Wine pairing: Chateau Bonnet 2009 Sauvignon Blanc – Semillon – Muscadelle.
Playlist included Police Dog Blues, by Hugh Laurie.
September 22, 2011
Every so often you run across a recipe that begs to be made just as is, such as Spanish maestro José Andrés’s recipe for gazpacho. Not a more perfect dish than this can be found to send summer off into its nine month hiatus. Celebrate all that we are losing before the clock strikes 5:05 a.m. tomorrow. Well, perhaps this post is a bit late for that, but rustle up some of these ingredients this weekend for a quick, albeit belated, goodbye.
I used some gorgeous, juicy yellow tomatoes from a Green B.E.A.N. Delivery box along with peppers and cucumbers from my back yard. All gone now.
Don’t cry because it’s over. Smile because it happened.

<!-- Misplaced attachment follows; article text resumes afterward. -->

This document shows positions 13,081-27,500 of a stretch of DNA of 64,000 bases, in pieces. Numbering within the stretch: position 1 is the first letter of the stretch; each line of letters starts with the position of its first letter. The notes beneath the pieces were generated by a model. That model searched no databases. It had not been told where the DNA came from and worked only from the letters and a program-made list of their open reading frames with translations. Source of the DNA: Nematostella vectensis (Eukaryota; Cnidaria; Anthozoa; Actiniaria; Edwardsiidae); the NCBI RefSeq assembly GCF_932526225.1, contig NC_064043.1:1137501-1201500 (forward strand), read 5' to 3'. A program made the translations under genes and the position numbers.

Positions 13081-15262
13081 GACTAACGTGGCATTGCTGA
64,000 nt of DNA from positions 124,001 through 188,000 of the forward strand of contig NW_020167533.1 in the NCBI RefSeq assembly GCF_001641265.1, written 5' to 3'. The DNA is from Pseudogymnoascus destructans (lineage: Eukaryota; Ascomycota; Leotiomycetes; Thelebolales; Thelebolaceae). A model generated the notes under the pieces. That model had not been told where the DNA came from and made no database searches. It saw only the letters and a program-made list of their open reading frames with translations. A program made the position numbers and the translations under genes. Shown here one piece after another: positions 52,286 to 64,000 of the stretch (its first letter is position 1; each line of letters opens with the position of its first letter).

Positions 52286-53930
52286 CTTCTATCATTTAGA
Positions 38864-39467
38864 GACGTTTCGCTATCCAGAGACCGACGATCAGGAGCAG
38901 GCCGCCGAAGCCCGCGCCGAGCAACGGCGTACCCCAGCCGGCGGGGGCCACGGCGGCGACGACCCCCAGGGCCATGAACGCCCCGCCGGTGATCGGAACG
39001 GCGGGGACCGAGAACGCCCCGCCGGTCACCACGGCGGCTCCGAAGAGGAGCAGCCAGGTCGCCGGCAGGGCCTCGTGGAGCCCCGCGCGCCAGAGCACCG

Playlist included Quiet Town, by Josh Rouse.
September 3, 2011
The quick and dirty version of a Saturday dinner:
Because I made a veal stock today (with lovely bones from Bluescreek Farm Meats), it meant that there was quite a bit of tasty meat left on the bones after the stock was all said and done. It was dropped into the quick tomato sauce, that I seem to make quite a bit here in the summer. (It’s just now about time for the last of those tasty orbs. Get them fresh while you still can.) This was poured over some homemade tagliatelle.
Served alongside for sopping up all the extra tomato-y goodness was a bit of rosemary focaccia: (1 1/4 c all purpose flour, 1 large sprig fresh rosemary finely chopped, 3/4 t salt, 1 package dried yeast, 1/2 c water all dumped into a bread machine for kneading, then allowed to rise in a covered and very generously olive-oiled bowl for about an hour an a half; punched down on a baking tray and allowed to rise once again for about 30 minutes and then drizzled with more olive oil and torn rosemary, salt and grated parm; baked at 400F for about 25 minutes). A simpler, no knead version is here.
Playlist included Misery, by New Jersey’s Big Troubles. How is it that My Bloody Valentine is now retro? Are we that old? Le sigh.